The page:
Procedures for Subjective Ratings: This portion of the testing also was conducted in a standard sound treated booth. Two loudspeakers were used to present the speech (and noise) signals, positioned at +30° and −30° azimuth relative to the participant, who was seated 2 meters away in the center of the test field. Ratings for speech clarity, sound quality and overall preference were obtained for five different listening conditions (all Chinese speech): Male in quiet (65 dB SPL), Female in quiet (65 dB SPL), Male in multi-talker babble (SNR = +5 dB), Female in multi-talker babble (SNR = +5 dB) and Conversational speech (male and female) in traffic noise (SNR = +5 dB). Loudness ratings also were obtained for the conversational speech-in-traffic listening task.
For all ratings, an eleven point, 0−10 rating scale was used. For the speech clarity ratings the end-points were 0 = Not Clear At All and 10 = Very Clear. For the sound quality the end-points were 0 = Very Poor Sound Quality and 10 = Excellent Sound Quality. Overall impression was rated from 0 = Very Poor and 10 = Excellent. On the 0−10 Loudness rating chart, 0 = Very Soft, 5 = Just Right, and 10 = Very Loud. The hearing aids were programmed the same as for the speech recognition testing; the order of testing was counterbalanced for the two different hearing aid models.
For the speech recognition portion of the study, the signal-to-noise ratio scores (dB) required to achieve 50% correct for the MSTM are displayed in Figure 3. These scores were analyzed using analysis of variance (ANOVA) with two between-subjects factors, hearing aid brand (Manufacturer A, Manufacturer B) and hearing aid directional setting (omnidirectional and narrow beamforming). Results revealed a significant main effect of manufacturer (p < 0.05), and a significant main effect of directional setting (p < 0.05). Multiple pair-wise comparisons controlling for family-wise error rate with Bonferroni adjustments were used as follow-up analysis of the significant main effect of directionality. Results revealed that performance for both manufacturers was significantly better in the narrow beamforming setting, than for omnidirectional (p < 0.001). These results also suggest that performance was better with Manufacturer A than with Manufacturer B (difference of means: 0.74 dB), although there was no significant interaction between brand and directionality. That is, both manufacturers provided similar directional benefit, but overall performance was better with Manufacturer A (see Figure 3).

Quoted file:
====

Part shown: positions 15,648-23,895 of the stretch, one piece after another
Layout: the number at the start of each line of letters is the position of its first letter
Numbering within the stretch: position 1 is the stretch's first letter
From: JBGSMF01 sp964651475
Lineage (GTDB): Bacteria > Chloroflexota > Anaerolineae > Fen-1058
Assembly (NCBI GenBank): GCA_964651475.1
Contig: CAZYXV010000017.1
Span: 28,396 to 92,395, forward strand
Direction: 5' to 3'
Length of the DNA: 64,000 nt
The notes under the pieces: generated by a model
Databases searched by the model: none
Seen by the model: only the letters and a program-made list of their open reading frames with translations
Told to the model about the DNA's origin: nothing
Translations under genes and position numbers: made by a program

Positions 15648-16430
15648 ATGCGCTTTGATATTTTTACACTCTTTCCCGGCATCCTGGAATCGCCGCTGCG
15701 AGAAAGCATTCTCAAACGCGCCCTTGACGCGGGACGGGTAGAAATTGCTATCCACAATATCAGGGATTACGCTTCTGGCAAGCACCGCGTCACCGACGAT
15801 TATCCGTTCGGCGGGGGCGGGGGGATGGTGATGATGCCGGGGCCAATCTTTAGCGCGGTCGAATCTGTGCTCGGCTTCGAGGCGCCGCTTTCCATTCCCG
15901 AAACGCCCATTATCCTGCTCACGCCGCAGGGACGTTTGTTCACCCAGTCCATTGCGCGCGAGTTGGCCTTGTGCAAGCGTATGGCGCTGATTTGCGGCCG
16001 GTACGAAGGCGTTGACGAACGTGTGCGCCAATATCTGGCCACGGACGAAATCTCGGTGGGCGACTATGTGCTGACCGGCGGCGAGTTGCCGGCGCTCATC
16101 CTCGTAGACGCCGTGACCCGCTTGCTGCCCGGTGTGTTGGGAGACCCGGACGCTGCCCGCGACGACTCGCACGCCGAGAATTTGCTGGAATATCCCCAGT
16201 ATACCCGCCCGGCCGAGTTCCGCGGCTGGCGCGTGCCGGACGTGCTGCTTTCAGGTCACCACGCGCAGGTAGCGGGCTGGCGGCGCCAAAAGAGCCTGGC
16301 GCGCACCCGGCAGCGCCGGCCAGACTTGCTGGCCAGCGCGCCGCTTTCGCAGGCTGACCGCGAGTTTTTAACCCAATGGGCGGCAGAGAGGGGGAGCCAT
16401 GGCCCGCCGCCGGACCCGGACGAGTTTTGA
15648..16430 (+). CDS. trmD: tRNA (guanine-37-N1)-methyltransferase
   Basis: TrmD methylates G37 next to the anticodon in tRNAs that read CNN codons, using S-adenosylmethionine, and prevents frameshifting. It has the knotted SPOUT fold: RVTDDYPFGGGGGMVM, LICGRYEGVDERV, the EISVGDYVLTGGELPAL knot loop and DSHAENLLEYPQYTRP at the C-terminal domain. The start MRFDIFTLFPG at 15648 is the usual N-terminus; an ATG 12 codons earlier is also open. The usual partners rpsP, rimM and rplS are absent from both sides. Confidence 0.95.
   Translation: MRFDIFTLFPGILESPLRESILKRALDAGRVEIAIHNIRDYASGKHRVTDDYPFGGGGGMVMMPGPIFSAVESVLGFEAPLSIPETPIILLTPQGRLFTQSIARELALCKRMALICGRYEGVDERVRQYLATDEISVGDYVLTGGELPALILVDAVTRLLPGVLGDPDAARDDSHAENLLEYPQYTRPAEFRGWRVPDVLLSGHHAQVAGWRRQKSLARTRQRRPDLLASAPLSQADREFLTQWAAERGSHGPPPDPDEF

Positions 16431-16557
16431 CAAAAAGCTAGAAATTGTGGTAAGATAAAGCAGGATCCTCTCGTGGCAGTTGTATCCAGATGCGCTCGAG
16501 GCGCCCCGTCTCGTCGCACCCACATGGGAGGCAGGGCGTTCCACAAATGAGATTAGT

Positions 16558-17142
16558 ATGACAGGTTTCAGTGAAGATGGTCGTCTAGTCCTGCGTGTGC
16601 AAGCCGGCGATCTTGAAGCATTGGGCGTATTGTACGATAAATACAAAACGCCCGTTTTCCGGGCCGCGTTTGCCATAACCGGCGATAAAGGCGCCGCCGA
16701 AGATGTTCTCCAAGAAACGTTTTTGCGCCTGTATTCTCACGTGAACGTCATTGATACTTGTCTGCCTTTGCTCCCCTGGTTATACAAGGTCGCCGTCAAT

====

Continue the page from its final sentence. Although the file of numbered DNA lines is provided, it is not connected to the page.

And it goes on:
Subjective measures were obtained for five different sound samples, comprising the participants’ ratings of speech clarity, sound quality, loudness and overall impression. These ratings were analyzed separately, each with an analysis of variance (ANOVA). Each ANOVA included two within-subject factors, hearing aid manufacturer and stimulus (male, female, male in noise, female in noise, conversation in noise). In all cases, the assumptions of sphericity were violated, so the degrees of freedom were adjusted using Huynh-Feldt corrections to compensate for the violations. Significant main effects were explored statistically using multiple pairwise comparisons and Bonferroni corrections to control for family-wise error rate. If the hearing aid manufacturer by stimulus interaction was significant, the effect of hearing aid manufacturer was explored separately for the speech in quiet and speech in noise stimuli. To do this, the male and female scores were averaged to obtain a single “speech in quiet” score and the male in noise, female in noise, and conversation in noise scores were averaged to obtain a single “speech in noise” score.